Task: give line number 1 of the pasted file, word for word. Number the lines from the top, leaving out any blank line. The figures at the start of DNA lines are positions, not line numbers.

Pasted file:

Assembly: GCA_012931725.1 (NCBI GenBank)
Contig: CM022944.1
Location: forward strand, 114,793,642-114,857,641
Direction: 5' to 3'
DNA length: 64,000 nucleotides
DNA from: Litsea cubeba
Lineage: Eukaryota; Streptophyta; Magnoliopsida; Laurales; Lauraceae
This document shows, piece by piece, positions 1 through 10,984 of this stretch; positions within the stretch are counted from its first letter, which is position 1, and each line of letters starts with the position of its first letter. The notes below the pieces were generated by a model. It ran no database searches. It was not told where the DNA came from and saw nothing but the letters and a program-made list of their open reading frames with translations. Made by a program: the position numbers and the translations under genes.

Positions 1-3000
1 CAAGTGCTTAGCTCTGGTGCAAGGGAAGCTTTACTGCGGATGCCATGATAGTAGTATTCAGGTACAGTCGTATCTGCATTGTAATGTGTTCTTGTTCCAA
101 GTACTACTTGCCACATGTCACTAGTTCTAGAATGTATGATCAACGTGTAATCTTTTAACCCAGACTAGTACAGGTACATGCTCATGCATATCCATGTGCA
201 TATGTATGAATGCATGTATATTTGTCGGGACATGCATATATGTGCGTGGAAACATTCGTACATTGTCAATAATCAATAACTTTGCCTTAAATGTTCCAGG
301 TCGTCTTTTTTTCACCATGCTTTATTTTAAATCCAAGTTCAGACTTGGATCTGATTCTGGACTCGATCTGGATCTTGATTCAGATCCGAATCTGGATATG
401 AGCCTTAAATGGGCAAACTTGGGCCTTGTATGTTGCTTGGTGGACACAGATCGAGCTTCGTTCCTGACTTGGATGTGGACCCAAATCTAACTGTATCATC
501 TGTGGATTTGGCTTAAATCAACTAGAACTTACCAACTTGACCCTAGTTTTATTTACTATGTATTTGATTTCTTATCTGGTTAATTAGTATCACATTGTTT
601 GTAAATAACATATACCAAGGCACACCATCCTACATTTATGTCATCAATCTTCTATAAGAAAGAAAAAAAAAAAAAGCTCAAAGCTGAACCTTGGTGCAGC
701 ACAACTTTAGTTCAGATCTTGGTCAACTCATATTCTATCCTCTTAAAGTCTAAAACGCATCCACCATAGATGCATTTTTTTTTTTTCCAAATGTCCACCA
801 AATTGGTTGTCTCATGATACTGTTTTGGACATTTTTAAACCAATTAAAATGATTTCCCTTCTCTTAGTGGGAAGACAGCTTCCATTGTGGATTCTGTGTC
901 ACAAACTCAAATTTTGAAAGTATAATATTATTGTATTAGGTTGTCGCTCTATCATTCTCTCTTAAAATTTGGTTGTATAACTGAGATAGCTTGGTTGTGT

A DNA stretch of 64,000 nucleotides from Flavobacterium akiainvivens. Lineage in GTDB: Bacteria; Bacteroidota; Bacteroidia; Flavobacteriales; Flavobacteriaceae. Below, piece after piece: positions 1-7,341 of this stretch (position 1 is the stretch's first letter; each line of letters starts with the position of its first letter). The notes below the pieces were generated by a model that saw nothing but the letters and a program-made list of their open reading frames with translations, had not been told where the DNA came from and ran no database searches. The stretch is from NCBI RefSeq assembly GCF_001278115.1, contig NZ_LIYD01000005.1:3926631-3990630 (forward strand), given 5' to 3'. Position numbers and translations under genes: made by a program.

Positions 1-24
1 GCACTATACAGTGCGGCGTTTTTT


Assembly: GCA_012931725.1 (NCBI GenBank)